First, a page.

If you have had in the past, or now have, severe psychological health problems, you are more likely to become ill during pregnancy or in the first year after giving birth than at other times in your life. Severe psychological health problems include bipolar affective disorder, severe depression and psychosis. After giving birth, severe mental illness may progress more quickly and be more serious than at other times.
Other less severe psychological health problems may also become more problematic during these times, though this might not necessarily happen to you. Everyone is different, with different triggers for becoming unwell. You may also worry about becoming unwell.
Discussion should include:
If feeling down is affecting your everyday life but you don't have a specific mental illness, you should be offered support to help you manage your feelings. This support could be from health professionals, voluntary organisations or other services. You may be offered psychological treatment (usually cognitive behavioural therapy or psychotherapy) if you have anxiety or depression.
The "baby blues" is a time when you may feel low and tearful, and it usually occurs in the first week after the birth. It's a result of the normal hormonal changes taking place in your body and affects many new mothers. However, pregnancy and birth can trigger more serious depression in some women. Symptoms that may indicate you are depressed include:
Find out more about symptoms of depression.
Because your Genral Practioner will continue to treat you after your pregnancy is over, he or she will always be involved in your psychological health care. However, if your illness is severe, your Genral Practioner will refer you to the local perinatal psychological health team for specialist care. This team can help develop a care plan for you. In some areas you may be referred to your local community psychological health team.
If you're taking antidepressants already, you should continue to take them. Consult your doctor or psychiatrist as soon as you decide to start trying for a baby, or as soon as you learn you are pregnant, to discuss any risks associated with taking or stopping your medication during pregnancy and while breastfeeding.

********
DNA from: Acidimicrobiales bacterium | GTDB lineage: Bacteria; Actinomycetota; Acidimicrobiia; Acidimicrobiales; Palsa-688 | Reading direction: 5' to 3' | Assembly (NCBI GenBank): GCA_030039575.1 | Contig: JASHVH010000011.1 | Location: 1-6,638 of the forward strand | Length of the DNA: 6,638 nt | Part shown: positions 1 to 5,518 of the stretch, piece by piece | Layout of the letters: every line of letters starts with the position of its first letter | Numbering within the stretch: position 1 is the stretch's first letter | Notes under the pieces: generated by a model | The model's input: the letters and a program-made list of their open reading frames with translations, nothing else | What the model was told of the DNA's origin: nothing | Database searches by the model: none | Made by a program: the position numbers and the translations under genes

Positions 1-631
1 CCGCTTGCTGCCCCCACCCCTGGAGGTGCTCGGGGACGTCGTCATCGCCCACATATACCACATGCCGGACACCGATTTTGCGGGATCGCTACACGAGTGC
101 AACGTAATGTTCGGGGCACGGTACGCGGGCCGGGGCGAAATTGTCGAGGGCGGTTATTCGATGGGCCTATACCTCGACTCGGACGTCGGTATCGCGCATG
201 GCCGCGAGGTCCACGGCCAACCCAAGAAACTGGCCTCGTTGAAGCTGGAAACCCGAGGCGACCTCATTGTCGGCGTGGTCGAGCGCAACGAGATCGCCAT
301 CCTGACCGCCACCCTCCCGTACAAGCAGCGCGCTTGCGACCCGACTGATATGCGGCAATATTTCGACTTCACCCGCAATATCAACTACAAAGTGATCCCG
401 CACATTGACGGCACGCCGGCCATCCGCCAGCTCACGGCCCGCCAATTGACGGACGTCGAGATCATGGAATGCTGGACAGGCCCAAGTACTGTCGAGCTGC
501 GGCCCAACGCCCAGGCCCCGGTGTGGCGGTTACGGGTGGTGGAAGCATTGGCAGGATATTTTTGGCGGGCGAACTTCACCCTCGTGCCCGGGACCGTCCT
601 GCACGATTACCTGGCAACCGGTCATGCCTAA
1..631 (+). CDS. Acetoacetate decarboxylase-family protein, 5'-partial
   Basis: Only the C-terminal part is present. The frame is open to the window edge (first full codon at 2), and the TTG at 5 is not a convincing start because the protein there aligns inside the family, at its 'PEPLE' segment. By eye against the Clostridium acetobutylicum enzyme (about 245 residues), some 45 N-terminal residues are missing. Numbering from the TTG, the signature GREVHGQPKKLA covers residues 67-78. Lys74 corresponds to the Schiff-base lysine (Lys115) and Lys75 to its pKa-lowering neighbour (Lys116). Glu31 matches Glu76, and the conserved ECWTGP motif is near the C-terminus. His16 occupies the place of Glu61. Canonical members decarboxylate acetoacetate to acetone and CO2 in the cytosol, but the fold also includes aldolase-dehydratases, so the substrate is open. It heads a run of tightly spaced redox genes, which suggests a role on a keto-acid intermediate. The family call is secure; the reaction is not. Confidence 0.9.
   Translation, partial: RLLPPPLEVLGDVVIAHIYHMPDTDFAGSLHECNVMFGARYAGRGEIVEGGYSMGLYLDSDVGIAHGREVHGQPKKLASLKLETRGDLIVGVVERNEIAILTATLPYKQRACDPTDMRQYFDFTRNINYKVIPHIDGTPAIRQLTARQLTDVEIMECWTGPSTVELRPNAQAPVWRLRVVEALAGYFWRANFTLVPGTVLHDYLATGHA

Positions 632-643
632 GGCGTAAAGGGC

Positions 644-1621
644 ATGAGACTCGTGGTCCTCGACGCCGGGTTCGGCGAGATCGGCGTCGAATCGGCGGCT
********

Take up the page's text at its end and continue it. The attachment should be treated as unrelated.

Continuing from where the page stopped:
Some drugs that are used to stabilise mood may increase the risk of physical defects and development problems in the unborn baby. After talking to you, your doctors may decide to change or stop the medication you are taking, but you should not alter your drug treatment or stop taking treatment without specialist advice, especially during pregnancy.
If you have mild depression, your doctor may suggest other treatments such as counselling. These may also be offered if you develop depression after the birth.
Developing depression after your baby is born is called postnatal depression (PND). It usually begins some time during the first six months after the birth. PND can last for more than a year if untreated, but the earlier it is diagnosed and treated the quicker you will recover.
Your health visitor should discuss how you're feeling after the birth, but warning signs to watch out for include:
If you think you may be depressed, talk to your doctor or health visitor as soon as possible, as they can arrange suitable care for you.
Although the best way to treat depression is to seek help from a healthcare professional, there are steps you can take yourself to reduce your chances of developing depression and help you recover once you've been diagnosed.
Try to avoid:
The website of the Royal College of Psychiatrists has more information about postnatal psychological health, including puerperal psychosis. Click on "postnatal psychological health" in the list on the RCP's Problems and Disorders page.
You can also read guidelines from the National Institute for Health and Care Excellence (NICE) on psychological health problems during pregnancy and after giving birth.
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